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Sport Biomechanics Mark Mann 12/11/08 The Biomechanics of the Volleyball Spike / Attack The following biomechanics project

was designed to be a review of literature related to the most important skill in volleyball, the overhead spike, or attack. The literature has been reviewed and select articles dealing with the various components of the overhead spike are presented as exemplary and representative of the kids of biomechanical analyses that are available. Though not exhaustive in scope, the literature reviewed gives a significant scope for the purposes of this assignment. The first two articles deal with an overview, or what I am calling SECTION 1: Overall Attack Perspective. The first by Li-Fang and Gin-Chang is the broadest representation compiled in this project. They deal with the approach jump and the back swing action of the arms, the turn swing which involves hip and trunk rotation, and the forward swing which involves shoulder and elbow rotation. The first article also provides excellent visual illustrations of the points they are making with regard to range of motion. The second article I have used to represent an overview of the offensive volleyball attack or spike is the research article by Bittencourt, which address the overall relationship between trunk rotation and shoulder rotation in the volleyball attack. The final article in the overview section is a comparison of arm swing mechanics by Huang. The second section of the project deals with research articles that deal with injury prevention through knowledge of proper mechanics. In our text for the course, we learned that biomechanics helps with injury prevention. In this project are two examples of biomechanics research as it relates to the volleyball spike that could definitely help coaches prevent volleyball injuries. The first article focuses on knee and ankle injury prevention in the volleyball spike. The second article discusses the shoulder. The third section of the project becomes more technical. After providing an overview of the spike attack in section 1 and injury prevention related research in section 2, section three begins the more detailed analysis of the various components of the spike attack. It seemed logical to present the remaining articles in the order in which the spike attack is performed. Thus, I begin section 3 with a pair of articles on the approach, where the attacker runs up to hit the ball. The approach is the phase of the attack prior to leaving the ground or take off. The final three technical research analyses move sequentially along the spiking continuum. There is an article on shoulder movement, ball contact height, and spin on the ball. Each of these three articles represents well research done on the concluding phases of the volleyball spike/attack. SECTION 1- OVERALL ATTACK PERSPECTIVE The purpose of the study by Li-Fang, Liu and Gin-Chang, Liu (2008) was to investigate the suitable timing and coordination of body segments during volleyball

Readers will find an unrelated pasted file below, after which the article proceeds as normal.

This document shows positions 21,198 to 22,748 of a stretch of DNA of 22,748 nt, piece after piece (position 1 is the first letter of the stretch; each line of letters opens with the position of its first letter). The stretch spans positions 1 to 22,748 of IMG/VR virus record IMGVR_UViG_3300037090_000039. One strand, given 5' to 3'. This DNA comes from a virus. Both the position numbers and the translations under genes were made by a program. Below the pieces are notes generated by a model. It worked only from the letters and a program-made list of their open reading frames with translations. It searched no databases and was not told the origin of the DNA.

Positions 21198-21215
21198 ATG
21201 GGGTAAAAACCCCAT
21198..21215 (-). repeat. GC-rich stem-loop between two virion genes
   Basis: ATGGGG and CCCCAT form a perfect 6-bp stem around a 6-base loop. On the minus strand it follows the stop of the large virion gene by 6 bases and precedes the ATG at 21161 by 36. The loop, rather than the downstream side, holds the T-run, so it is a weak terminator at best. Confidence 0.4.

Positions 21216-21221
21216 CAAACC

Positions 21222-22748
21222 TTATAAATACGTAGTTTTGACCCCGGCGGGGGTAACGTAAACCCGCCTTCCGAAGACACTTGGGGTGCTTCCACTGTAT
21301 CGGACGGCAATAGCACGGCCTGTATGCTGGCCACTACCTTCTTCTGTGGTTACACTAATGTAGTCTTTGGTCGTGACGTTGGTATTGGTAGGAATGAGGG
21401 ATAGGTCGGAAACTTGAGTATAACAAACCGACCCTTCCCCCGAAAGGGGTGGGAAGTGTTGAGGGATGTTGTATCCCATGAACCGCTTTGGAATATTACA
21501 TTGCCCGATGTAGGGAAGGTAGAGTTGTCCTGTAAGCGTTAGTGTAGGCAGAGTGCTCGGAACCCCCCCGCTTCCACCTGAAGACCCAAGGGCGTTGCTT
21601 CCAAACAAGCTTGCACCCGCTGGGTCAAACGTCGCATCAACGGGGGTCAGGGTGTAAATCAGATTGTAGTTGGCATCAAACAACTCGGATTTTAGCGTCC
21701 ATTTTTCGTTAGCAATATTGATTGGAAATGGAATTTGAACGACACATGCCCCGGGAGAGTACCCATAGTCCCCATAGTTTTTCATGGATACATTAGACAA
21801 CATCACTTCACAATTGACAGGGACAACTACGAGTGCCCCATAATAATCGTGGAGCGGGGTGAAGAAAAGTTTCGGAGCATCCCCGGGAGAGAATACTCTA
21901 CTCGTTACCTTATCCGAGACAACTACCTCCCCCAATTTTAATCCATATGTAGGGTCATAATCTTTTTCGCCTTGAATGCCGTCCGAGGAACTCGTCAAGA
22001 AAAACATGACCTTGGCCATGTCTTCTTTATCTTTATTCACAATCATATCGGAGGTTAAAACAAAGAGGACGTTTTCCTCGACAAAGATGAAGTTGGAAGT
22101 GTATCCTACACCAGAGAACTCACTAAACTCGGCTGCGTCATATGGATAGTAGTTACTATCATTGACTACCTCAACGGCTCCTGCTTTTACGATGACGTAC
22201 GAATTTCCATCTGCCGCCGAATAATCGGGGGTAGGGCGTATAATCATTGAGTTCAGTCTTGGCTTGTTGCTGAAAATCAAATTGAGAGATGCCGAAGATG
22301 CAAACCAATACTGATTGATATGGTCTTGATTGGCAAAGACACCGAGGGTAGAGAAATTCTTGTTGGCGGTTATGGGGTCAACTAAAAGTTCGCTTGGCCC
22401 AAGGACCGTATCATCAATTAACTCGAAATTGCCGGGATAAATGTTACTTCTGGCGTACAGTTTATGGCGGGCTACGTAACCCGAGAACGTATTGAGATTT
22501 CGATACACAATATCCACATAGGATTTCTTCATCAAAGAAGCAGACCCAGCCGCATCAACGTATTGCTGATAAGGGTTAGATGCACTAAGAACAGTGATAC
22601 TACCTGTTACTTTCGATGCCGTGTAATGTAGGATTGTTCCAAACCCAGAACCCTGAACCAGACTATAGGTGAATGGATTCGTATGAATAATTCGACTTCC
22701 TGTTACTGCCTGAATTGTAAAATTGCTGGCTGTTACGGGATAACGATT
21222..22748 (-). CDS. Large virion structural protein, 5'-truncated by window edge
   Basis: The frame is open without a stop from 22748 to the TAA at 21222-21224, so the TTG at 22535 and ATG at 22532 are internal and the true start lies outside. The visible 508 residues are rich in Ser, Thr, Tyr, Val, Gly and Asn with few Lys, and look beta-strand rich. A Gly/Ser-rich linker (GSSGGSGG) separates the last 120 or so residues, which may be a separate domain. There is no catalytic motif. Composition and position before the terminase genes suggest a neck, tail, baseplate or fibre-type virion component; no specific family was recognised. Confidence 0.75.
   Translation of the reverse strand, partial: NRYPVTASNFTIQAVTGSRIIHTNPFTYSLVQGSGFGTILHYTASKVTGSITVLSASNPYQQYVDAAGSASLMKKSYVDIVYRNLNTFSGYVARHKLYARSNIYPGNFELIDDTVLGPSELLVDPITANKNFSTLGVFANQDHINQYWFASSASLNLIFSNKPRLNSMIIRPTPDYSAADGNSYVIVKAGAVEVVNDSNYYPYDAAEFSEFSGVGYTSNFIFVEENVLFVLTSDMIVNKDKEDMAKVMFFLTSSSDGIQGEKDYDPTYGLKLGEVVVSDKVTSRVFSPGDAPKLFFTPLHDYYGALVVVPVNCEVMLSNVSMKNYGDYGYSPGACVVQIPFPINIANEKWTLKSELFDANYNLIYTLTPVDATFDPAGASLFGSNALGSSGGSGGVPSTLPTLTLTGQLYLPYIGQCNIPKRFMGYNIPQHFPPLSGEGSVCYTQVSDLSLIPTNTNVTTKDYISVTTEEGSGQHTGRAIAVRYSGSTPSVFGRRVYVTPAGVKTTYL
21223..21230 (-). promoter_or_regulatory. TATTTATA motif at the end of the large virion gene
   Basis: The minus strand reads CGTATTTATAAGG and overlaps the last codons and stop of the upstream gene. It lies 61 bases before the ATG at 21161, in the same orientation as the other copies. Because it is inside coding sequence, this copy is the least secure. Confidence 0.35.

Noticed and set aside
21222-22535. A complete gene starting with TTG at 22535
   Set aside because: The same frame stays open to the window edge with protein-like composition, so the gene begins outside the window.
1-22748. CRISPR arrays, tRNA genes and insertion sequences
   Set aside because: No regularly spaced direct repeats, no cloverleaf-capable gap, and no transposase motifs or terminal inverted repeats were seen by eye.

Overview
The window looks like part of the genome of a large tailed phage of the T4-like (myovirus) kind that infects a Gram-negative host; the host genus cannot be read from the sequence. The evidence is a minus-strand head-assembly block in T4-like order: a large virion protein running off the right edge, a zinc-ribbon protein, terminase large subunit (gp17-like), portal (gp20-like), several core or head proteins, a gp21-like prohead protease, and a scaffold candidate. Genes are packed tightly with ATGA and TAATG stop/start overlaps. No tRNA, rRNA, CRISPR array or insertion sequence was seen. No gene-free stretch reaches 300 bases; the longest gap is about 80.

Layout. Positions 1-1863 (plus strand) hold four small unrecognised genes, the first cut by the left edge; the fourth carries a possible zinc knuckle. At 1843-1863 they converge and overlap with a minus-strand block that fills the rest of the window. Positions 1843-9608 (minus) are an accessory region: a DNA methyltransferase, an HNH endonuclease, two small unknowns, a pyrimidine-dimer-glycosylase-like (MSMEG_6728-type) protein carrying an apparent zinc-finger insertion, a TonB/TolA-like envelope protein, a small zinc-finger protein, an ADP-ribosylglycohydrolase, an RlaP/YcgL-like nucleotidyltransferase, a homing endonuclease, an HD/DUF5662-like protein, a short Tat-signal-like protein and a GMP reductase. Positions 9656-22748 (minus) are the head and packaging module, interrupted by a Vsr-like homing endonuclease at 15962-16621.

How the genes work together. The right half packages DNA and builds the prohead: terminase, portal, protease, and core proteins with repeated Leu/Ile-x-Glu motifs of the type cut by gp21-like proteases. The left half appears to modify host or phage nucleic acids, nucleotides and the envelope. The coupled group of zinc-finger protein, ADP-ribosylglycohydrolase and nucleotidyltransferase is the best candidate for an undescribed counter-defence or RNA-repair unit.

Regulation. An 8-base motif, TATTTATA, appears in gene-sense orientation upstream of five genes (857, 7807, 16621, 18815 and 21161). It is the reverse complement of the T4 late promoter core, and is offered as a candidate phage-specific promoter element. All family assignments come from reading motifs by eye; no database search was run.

spike, and find the critical concepts applied to the midair spike of the volleyball. The duration of the spiking motion is 0.6 to 0.8 seconds, and can be divided into the following phases: back-swing, turn-swing, and forward swing. Elite level spikers hit the ball half way into the jump at 0.3 to 0.4 seconds. This makes the spiking technique one the most complicated skills in sports. In order to hit the ball powerfully, the researchers examined the range of motion of the arm swing required for the hitting hand to generate the most power. That is, the researchers found the range of motion of the hitting hand to be relative to the power of the spike. The authors of this study described the range of motion as a kinetic chain generating an impact like (or collision) motion in which a sequential acceleration from the proximal to the distal segments in the chain occurred. ( i.e. shoulders, to elbow, to hand.) The authors further noted that the loss of the ground reaction force from jumping required that the main action motion of the swinging arm must be generated and balanced by the other reaction segments of the body (i.e. the legs and the opposite arm) that can be explained in biomechanics by the principle of the conservation of angular momentum. Methods Cinematography (250 frame/sec, sagittal plane) was used in this study, and Kwon 3D software was used to analyze the timing and coordination of arm swing motion in the air among top and second level female volleyball athletes. The data was collected to plot on several graphs the coordination of the various body segments. Results The results of this study as following: 1. Range of motion was 58 degrees greater for the elite athletes (120 degrees) vs. (62 degrees) for the intermediate athletes. Enough range of motion (ROM) before ball hitting is the main factor effecting power in the spiking technique. A Beginning Hitters greatest mistake is hitting the ball when their jump is on the way down. Elite level players were shown to perform the three phases of hitting (back-swing, turn-swing, and forward-swing) as soon as possible in the jumping phase. 2. Body segment data analysis showed the actions of right elbow joint and right knee joint were the coordination of reactions. The characteristics were not similar in the second level athletes that were observed. Thus, the proper time-distribution of backswing, turn-swing and forward-swing causes the proper timing of ball hitting. I feel this study provides excellent teaching tools for demonstrating the proper technique for the volleyball spike.